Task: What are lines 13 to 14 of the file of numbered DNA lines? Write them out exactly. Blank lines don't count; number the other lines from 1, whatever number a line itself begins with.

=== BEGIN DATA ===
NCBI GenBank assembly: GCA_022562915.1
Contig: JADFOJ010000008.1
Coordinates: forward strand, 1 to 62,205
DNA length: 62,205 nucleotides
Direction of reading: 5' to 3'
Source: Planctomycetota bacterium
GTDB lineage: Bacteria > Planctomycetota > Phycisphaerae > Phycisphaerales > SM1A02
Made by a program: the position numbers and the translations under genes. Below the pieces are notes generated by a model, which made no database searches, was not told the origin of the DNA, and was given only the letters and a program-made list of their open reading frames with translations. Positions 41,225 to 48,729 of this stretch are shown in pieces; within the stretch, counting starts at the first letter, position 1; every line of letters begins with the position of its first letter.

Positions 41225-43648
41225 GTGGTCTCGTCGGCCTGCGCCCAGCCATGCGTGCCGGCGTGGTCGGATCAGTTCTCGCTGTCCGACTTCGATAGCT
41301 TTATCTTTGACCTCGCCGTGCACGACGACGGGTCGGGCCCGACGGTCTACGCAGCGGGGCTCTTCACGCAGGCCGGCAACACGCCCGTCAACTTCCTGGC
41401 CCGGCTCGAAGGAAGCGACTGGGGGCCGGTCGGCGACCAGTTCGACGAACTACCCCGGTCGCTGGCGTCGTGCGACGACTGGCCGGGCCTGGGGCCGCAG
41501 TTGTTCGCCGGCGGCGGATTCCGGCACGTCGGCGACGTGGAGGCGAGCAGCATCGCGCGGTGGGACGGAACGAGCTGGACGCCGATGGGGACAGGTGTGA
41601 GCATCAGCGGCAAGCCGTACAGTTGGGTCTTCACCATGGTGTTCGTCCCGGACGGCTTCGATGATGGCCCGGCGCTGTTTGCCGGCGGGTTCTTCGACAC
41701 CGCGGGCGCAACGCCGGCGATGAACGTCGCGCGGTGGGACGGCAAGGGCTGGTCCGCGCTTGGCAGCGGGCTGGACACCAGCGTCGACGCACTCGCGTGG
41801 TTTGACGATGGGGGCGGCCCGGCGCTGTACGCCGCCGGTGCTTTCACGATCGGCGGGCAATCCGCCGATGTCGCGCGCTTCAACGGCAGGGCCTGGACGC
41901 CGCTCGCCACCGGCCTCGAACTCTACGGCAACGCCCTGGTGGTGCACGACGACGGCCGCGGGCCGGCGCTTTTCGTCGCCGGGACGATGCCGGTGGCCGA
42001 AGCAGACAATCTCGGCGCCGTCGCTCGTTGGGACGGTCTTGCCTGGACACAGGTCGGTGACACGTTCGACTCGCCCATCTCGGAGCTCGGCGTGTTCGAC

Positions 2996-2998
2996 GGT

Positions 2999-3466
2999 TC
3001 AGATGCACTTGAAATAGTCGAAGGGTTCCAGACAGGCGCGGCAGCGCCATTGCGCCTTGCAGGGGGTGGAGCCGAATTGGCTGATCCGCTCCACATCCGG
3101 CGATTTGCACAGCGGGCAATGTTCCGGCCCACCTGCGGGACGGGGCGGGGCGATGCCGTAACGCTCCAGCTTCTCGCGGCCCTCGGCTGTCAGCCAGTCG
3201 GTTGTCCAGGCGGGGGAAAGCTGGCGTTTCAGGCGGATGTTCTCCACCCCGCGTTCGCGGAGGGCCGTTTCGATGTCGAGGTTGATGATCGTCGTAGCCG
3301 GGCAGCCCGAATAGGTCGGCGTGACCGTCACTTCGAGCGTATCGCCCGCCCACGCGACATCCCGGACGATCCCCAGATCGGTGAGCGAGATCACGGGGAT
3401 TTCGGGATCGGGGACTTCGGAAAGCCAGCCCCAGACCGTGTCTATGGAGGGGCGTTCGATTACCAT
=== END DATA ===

41501 TTGTTCGCCGGCGGCGGATTCCGGCACGTCGGCGACGTGGAGGCGAGCAGCATCGCGCGGTGGGACGGAACGAGCTGGACGCCGATGGGGACAGGTGTGA
41601 GCATCAGCGGCAAGCCGTACAGTTGGGTCTTCACCATGGTGTTCGTCCCGGACGGCTTCGATGATGGCCCGGCGCTGTTTGCCGGCGGGTTCTTCGACAC